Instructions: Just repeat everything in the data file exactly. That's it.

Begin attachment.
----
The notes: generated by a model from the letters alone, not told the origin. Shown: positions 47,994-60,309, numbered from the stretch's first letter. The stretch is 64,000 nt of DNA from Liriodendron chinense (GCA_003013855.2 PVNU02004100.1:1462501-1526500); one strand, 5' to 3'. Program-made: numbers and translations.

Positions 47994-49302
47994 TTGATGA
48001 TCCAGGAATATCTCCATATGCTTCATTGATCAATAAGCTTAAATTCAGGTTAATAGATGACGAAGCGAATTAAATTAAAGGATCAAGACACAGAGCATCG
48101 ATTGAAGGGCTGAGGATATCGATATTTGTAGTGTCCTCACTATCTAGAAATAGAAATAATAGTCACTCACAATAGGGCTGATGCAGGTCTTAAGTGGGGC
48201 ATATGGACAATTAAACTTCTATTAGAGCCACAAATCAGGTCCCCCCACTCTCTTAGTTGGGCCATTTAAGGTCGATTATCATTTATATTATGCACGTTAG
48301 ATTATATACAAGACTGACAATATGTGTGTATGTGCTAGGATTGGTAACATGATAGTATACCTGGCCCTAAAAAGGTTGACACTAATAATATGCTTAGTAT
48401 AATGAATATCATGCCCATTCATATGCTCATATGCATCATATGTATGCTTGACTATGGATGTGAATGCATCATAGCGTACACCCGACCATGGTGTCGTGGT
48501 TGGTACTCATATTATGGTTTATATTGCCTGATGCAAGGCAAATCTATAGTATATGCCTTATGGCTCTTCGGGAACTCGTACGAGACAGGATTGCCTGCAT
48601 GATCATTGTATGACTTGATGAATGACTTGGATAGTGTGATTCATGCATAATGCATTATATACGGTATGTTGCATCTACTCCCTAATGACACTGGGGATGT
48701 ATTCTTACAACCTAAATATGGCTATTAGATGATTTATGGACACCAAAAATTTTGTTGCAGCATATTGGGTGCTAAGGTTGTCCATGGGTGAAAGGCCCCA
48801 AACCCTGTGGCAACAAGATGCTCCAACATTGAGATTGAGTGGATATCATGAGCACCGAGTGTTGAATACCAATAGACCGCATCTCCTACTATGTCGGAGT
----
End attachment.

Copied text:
The notes: generated by a model from the letters alone, not told the origin. Shown: positions 47,994-60,309, numbered from the stretch's first letter. The stretch is 64,000 nt of DNA from Liriodendron chinense (GCA_003013855.2 PVNU02004100.1:1462501-1526500); one strand, 5' to 3'. Program-made: numbers and translations.

Positions 47994-49302
47994 TTGATGA
48001 TCCAGGAATATCTCCATATGCTTCATTGATCAATAAGCTTAAATTCAGGTTAATAGATGACGAAGCGAATTAAATTAAAGGATCAAGACACAGAGCATCG
48101 ATTGAAGGGCTGAGGATATCGATATTTGTAGTGTCCTCACTATCTAGAAATAGAAATAATAGTCACTCACAATAGGGCTGATGCAGGTCTTAAGTGGGGC
48201 ATATGGACAATTAAACTTCTATTAGAGCCACAAATCAGGTCCCCCCACTCTCTTAGTTGGGCCATTTAAGGTCGATTATCATTTATATTATGCACGTTAG
48301 ATTATATACAAGACTGACAATATGTGTGTATGTGCTAGGATTGGTAACATGATAGTATACCTGGCCCTAAAAAGGTTGACACTAATAATATGCTTAGTAT
48401 AATGAATATCATGCCCATTCATATGCTCATATGCATCATATGTATGCTTGACTATGGATGTGAATGCATCATAGCGTACACCCGACCATGGTGTCGTGGT
48501 TGGTACTCATATTATGGTTTATATTGCCTGATGCAAGGCAAATCTATAGTATATGCCTTATGGCTCTTCGGGAACTCGTACGAGACAGGATTGCCTGCAT
48601 GATCATTGTATGACTTGATGAATGACTTGGATAGTGTGATTCATGCATAATGCATTATATACGGTATGTTGCATCTACTCCCTAATGACACTGGGGATGT
48701 ATTCTTACAACCTAAATATGGCTATTAGATGATTTATGGACACCAAAAATTTTGTTGCAGCATATTGGGTGCTAAGGTTGTCCATGGGTGAAAGGCCCCA
48801 AACCCTGTGGCAACAAGATGCTCCAACATTGAGATTGAGTGGATATCATGAGCACCGAGTGTTGAATACCAATAGACCGCATCTCCTACTATGTCGGAGT